Our data from interviewing borrowers (N=119) and FI representatives (N= 34) show that the popular option enforced was the “grace period.” We found that 16 were given a grace period, 6 were granted a payment holiday, and in one case, a FI allowed a borrower to repay flexibly. 11 borrowers approached the FIs but were verbally rejected because of ineligibility of the sector (6 borrowers) and the loan restructuring was generally unavailable in their areas (5 borrowers). Seven borrowers were offered a “grace period” but rejected the offer because they were concerned about the financial loss (khart) it would create. Meanwhile, thirty-one borrowers were not aware of the loan restructuring policy at all, and the rest either had the ability to repay or approached their FI for the fear of impacting their credit history and/or being ashamed. The unawareness of the existence of loan restructuring policy is consistent with a finding of a survey (N = 997) conducted in July 2020 with registered and non-registered medium, small, and micro-enterprises of tourism-related businesses in four zones in Cambodia. The survey found that 60 per cent of the respondents were not aware of the bank/MFI debt restructuring policy (The Asia Foundation 2020).
Not only have FIs limited options for the COVID-19 impacted households, but they also decided not to publicise the loan restructuring policy. Since the loan restructuring policy is informed to clients on a case-by-case basis, many, predominantly, low-income household borrowers in the rural areas are not aware of the policy.
During our field visit, there is a growing sense of fear and confusion among debt-distressed households. These households do not know what kind of supports could be provided to them. A case study below illustrates this sense of fear.
Pu (uncle) Theurn and Ming (aunt) Mao started borrowing in 2014; their first loan was to buy a tractor to plough their 15 hectares of land. After a few years (he could not recall exactly when), his corn and cassava production failed due to drought, at which point the household began to struggle to repay their debts. After sustained losses, the couple decided to sell the tractor. However, they could not repay all the debt, and they decided to sell 10 hectares of their land to repay the loan. At the time of the interview, the middle-aged couple was chopping cassava roots, which were not fully ready to harvest but were harvested a few months early because the couple needed the money to repay the micro-finance debt. Our research team asked him (husband) about the key risks he perceived in agriculture, using the Khmer term phey, literally translated as “to be fearful of.” He responded jokingly, “The main phey (fear)is the due repayment date because I have to repay one after another.” After finishing the sentence, he laughed gently. This story reflects a reality for many borrowers who are struggling to repay—the feeling of phey (fear). To date, the couple is still struggling to make their monthly repayments.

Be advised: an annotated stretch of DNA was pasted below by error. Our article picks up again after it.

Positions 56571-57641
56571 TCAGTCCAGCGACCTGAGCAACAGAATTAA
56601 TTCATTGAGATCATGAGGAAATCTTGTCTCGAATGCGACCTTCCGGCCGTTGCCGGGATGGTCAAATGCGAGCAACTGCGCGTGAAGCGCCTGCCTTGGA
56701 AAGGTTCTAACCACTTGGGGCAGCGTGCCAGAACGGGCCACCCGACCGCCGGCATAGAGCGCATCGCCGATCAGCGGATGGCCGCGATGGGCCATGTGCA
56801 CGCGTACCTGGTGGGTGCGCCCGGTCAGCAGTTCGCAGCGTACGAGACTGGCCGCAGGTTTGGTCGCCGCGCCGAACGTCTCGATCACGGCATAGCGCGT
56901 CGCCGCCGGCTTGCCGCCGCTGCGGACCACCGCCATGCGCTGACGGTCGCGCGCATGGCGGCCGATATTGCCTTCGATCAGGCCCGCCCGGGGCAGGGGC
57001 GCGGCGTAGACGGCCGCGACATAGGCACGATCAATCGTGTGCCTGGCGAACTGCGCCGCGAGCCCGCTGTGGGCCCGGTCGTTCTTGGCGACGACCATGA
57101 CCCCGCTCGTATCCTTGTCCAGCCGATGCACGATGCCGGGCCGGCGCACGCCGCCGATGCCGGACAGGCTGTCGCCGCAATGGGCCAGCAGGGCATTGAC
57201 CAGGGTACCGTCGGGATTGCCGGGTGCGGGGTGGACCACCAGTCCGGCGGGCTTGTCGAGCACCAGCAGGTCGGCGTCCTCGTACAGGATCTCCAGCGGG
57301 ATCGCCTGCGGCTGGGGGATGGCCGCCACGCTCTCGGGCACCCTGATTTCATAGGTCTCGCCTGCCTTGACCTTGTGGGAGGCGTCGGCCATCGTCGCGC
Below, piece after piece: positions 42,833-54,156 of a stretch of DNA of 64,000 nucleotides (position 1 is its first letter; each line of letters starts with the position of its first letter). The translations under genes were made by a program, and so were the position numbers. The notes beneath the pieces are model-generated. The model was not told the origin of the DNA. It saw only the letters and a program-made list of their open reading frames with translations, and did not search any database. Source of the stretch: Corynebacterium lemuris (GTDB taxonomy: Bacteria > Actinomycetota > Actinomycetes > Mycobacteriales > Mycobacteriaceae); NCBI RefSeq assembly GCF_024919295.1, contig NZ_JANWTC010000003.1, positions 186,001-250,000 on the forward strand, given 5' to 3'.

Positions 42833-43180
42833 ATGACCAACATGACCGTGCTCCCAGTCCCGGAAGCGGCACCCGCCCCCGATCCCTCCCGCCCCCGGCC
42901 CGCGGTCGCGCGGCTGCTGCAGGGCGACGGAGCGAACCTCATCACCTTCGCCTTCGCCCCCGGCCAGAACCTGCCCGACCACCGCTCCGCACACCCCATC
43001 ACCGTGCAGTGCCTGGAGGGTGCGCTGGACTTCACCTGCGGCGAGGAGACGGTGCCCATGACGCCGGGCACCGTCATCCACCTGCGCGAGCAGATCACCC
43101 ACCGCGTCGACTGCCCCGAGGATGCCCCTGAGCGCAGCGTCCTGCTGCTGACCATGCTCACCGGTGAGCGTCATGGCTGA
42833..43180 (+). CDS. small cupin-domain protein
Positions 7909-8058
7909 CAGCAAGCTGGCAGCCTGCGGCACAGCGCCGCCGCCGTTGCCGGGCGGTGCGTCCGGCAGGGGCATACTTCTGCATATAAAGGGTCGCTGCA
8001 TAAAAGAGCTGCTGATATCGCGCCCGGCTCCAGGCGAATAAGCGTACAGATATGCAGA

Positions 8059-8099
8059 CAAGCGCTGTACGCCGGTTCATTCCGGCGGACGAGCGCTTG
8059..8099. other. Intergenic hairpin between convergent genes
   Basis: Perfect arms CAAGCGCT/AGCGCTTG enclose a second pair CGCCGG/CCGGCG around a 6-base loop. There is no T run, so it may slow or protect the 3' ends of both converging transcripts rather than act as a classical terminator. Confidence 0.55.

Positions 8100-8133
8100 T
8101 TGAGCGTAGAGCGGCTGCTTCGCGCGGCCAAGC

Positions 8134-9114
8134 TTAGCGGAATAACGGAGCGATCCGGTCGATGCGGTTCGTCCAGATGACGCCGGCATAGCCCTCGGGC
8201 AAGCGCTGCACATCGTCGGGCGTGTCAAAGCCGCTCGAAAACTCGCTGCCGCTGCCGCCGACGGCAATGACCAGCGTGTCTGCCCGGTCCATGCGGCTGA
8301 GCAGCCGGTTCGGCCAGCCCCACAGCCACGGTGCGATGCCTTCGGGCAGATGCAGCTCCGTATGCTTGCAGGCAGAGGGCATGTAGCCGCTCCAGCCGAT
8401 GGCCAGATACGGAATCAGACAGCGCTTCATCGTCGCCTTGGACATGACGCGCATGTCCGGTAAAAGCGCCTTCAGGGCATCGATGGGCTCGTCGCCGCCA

Overall, it is important to make all options of loan restructuring available to all COVID-19‑affected borrowers. As evidenced in this case study, debt-distressed households can resort to coping strategies, such as land sale, migration, food consumption reduction, repayment phobia, or fear of FI’s retaliation: collateral confiscation. All of which has (and will continue to have) exacerbated economic vulnerability. At last, the loan restructuring policy should remain even after COVID-19, and other forms of restructuring such as debt forgiveness or interest cancellation should be considered.
This is an excerpt from a study report to be released in June 2021. The full report can be found on the website of The Center for Khmer Studies (CKS) or The Asia Foundation (TAF) in English and Khmer.
Phasy RES is a doctoral student in anthropology and sociology at Université Paris 1 Panthéon-Sorbonne and a research fellow at The Center for Khmer Studies (CKS) under The Asia Foundation’s Ponlok Chomnes Program, funded by Australia’s Department of Foreign Affairs and Trade (DFAT). Her PhD research looks at the relationship between microfinance expansion and land security by examining how access to microcredit shapes land access and control in Cambodia. At CKS, under Ponlok Chomes Program, she specifically examined the social and economic impact of the COVID-19 crisis on microfinance borrowers and loan restructuring processes. Apart from these, she has conducted research on a range of topics, including agricultural mechanisation and intensification, anti-malaria drug resistance, the subjectivities of financial literacy, and labour migration in the Sub-Mekong region. Her work has been published in Espace Politique, Malaria Journal, Development Policy Review, Development and Change, and Mekong Migration Network.
The views expressed in this article are solely mine